This isn't the only instance of Squirrel Girl emerging victorious against a major Marvel villain, either. She also went up against Thanos in the "Great Lakes Avengers Special." Although it's unclear exactly how she bested him, since the fight appeared off-panel, Squirrel Girl beat Thanos, too. She also encountered Galactus on his way to devour Earth and, rather than confront him with fisticuffs, talked with him about everything. Eventually, Doreen found a planet without intelligent life that Galactus could destroy, and the two parted as friends. 

She was a nanny for two Avengers

While Squirrel Girl has long been affiliated with various Avengers teams, she hasn't always served as an active member. However, during one iteration — the New Avengers team, led by Luke Cage — she worked as a nanny for Luke and his wife, Jessica Jones. The two were looking to become full-time superheroes again, which meant that they would need someone to look after their daughter, Danielle, while they were "working." Squirrel Girl beat out the likes of Mantis, Hellcat, and She-Hulk to land the job, and considers it one of the most honorable positions she's ever held with the Avengers.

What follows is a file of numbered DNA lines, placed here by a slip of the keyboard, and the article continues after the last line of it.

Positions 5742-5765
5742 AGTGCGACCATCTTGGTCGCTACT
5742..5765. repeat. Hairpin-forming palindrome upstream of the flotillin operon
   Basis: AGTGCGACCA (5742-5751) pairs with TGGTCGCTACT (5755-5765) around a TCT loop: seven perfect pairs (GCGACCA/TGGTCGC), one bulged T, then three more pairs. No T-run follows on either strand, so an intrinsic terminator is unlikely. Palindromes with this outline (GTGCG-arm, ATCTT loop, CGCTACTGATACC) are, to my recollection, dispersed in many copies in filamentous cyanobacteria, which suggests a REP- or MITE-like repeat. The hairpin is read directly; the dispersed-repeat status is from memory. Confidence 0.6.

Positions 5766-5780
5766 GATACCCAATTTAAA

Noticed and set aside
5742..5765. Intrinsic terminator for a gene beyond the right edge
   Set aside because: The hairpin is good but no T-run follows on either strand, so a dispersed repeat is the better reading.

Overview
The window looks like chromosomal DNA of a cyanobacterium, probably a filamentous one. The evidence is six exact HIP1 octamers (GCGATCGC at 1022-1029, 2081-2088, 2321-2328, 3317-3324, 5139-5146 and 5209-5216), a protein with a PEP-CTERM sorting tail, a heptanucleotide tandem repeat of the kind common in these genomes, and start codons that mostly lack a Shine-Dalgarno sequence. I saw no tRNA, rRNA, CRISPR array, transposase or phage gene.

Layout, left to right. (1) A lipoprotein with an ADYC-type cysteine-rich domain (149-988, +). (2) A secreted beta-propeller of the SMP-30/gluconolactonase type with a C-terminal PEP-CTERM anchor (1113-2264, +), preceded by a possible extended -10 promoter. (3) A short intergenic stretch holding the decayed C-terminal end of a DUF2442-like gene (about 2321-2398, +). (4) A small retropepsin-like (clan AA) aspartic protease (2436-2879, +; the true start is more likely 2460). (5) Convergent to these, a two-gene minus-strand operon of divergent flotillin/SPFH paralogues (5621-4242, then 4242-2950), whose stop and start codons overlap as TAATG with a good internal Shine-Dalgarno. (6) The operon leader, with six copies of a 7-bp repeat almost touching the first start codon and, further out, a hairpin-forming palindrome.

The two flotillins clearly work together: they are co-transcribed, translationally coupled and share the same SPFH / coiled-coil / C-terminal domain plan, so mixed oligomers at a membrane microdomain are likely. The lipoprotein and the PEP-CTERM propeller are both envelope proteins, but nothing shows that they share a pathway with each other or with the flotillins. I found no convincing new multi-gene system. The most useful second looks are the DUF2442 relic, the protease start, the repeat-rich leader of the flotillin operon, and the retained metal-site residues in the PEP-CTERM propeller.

Squirrel Girl later met an adult version of Danielle Cage, who went on to become the new Captain America in an alternate future timeline. Danielle had inherited both her mother's super strength and her father's unbreakable skin, making her a formidable fighter in her own right. Doreen and Danielle became close friends and teammates as they served on the U.S. Avengers, a government initiative that paired the team with S.H.I.E.L.D. 

This stint as a caretaker only reinforces what Squirrel Girls' colleagues think of her: Whether she is a fighting bad guys or watching babies, she is one of the kindest and most caring individuals they've come into contact with.  

She and Wolverine were once an item